WikiLeaks founder Julian Assange may soon be kicked out of Ecuador’s embassy in London, where he has been holed up since 2012. Several reports claim Ecuador is getting ready to withdraw its asylum protection for Assange after six years amid pressure from the United States and the United Kingdom.
The Intercept’s Glenn Greenwald reports that Ecuador’s President Lenin Moreno is set to finalize the deal to turn Assange over in the coming days in London. Moreno, who was elected president in May, has made it quite clear he isn’t too fond of his country’s role in protecting Assange, who he has descried as a “hacker,” a “stone in the shoe” for his administration, and an “inherited problem.” Ecuador’s government was also particularly angry at how Assange’s support for separatist movements in Catalonia led to complaints from Spain. In a sign of the growing tensions between Assange and his hosts, Ecuador cut off Assange’s access to the internet and severely restricted his access to visitors earlier this year.
The Times of London reported last week that British officials were “locked in discussions over the fate of Assange.” And the editor in chief of Russian news outlet RT quoted a source who claimed Ecuador is getting ready to hand over Assange in “coming weeks or even days.” Greenwald, meanwhile, cites a source close to Ecuador’s government saying that “Moreno is close to finalizing, if he has not already finalized, an agreement to hand over Assange to the U.K. within the next several weeks.” In fact, Assange’s eviction from the embassy “could come as early as this week.”
Amid the reports of an imminent eviction, video was posted online that showed how furniture was being removed from Ecuador’s embassy in London, which only increased speculation about Assange’s future.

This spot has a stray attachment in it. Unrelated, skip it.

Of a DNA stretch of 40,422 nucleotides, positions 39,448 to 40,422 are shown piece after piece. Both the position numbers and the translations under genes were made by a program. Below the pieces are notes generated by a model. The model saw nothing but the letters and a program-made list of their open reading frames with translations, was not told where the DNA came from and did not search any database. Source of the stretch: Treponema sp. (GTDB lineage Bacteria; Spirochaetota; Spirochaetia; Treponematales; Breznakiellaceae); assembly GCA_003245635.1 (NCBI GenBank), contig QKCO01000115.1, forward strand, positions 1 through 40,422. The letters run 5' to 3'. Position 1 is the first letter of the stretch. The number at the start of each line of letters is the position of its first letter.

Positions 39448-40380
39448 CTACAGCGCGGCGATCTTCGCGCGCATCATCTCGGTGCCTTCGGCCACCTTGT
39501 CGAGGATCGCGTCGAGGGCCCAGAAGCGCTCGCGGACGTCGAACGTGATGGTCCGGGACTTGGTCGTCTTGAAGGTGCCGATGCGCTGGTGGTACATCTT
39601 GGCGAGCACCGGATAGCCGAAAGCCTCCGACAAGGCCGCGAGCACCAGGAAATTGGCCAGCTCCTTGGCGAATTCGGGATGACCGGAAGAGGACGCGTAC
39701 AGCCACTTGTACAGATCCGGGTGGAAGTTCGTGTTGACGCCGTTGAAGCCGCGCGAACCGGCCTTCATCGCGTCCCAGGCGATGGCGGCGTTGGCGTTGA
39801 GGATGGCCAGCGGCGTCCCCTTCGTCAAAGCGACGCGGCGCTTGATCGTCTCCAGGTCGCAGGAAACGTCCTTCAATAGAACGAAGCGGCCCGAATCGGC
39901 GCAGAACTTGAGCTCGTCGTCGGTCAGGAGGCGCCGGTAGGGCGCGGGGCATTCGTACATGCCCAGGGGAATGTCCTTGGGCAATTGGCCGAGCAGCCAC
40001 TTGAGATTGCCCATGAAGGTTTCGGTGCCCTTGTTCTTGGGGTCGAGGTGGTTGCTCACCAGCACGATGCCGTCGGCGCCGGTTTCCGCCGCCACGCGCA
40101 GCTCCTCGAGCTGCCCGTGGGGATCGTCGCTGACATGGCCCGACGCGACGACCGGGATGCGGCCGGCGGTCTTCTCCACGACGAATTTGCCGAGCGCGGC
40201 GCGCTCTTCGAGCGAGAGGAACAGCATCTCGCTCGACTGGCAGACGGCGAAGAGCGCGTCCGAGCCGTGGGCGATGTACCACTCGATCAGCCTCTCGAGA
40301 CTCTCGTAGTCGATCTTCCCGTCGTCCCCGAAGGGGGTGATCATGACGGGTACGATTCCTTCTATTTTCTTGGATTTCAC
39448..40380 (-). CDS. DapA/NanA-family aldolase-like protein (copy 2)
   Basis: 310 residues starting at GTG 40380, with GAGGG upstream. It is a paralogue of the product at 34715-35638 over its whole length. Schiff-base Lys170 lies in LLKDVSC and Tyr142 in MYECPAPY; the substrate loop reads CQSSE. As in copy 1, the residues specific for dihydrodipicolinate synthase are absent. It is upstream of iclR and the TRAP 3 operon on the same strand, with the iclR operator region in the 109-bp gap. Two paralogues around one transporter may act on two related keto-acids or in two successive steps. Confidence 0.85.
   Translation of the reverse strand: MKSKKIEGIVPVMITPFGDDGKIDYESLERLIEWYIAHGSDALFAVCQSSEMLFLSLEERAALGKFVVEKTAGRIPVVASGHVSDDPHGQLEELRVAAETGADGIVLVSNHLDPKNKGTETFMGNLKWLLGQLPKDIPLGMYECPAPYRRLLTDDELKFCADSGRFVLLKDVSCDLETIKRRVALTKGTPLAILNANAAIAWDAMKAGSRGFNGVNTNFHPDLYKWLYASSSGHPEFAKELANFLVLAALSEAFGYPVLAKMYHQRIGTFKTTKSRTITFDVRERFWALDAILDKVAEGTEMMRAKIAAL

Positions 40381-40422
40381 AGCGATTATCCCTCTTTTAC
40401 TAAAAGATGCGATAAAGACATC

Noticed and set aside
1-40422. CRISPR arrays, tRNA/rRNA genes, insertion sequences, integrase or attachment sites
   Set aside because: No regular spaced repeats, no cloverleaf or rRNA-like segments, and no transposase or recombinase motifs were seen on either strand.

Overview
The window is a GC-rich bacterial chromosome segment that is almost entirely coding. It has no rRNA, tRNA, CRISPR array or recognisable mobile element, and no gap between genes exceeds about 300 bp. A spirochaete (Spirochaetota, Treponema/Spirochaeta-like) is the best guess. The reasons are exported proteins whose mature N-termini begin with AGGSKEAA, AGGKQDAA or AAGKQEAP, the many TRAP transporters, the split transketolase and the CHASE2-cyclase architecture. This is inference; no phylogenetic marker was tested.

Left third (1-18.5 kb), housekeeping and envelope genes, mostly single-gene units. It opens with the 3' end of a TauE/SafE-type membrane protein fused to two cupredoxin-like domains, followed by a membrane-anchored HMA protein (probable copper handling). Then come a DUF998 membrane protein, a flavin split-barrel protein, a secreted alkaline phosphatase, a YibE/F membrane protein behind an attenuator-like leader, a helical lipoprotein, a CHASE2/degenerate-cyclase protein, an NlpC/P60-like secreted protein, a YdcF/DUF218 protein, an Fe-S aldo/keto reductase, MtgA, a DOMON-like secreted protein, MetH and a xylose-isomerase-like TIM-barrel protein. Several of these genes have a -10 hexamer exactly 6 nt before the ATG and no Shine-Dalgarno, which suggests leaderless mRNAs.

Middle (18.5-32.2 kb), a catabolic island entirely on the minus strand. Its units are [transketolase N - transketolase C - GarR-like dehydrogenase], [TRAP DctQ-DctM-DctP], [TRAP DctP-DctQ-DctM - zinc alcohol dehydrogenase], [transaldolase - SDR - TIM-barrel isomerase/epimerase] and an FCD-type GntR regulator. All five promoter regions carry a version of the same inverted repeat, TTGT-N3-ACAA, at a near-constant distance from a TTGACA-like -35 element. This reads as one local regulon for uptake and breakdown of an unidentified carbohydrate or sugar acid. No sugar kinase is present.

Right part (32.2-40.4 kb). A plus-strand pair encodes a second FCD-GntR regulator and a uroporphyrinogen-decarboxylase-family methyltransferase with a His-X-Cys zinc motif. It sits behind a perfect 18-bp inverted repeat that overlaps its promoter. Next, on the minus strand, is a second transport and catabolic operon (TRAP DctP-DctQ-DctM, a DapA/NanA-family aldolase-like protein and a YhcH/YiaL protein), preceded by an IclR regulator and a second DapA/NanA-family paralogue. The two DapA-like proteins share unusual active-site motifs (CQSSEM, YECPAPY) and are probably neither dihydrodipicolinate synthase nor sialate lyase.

Assange has been inside Ecuador’s embassy since he fled Sweden after accusations of sexual assault and rape. Prosecutors in Sweden have since dropped the charges although he could still face proceedings and jail time for violating bail conditions. More concerning for Assange, of course, is the possibility that the United States would call on U.K. authorities to arrest and extradite him over the leaking of classified documents. Sources close to Assange claim that the United States is pressuring Ecuador to evict Assange, including by threatening to block a loan from the International Monetary Fund if it continues to allow the WikiLeaks founder to live in its embassy.
Kenneth Roth, the executive director of Human Rights Watch, wrote on Twitter that if Ecuador does evict Assange from the embassy “it’s essential the UK not become party to any US effort to prosecute him for merely publishing classified information the same way journalists regularly do.”
Greenwald, meanwhile, notes that a call to extradite Assange to the United States could suddenly see journalists cheering on what is essentially attack on a free press. He explains:
If, as seems quite likely, the Trump administration finally announces that it intends to prosecute Assange for publishing classified U.S. government documents, we will be faced with the bizarre spectacle of U.S. journalists — who have spent the last two years melodramatically expressing grave concern over press freedom due to insulting tweets from Donald Trump about Wolf Blitzer and Chuck Todd or his mean treatment of Jim Acosta—possibly cheering for a precedent that would be the gravest press freedom threat in decades.
That precedent would be one that could easily be used to put them in a prison cell alongside Assange for the new “crime” of publishing any documents that the U.S. government has decreed should not be published. When it comes to press freedom threats, such an indictment would not be in the same universe as name-calling tweets by Trump directed at various TV personalities.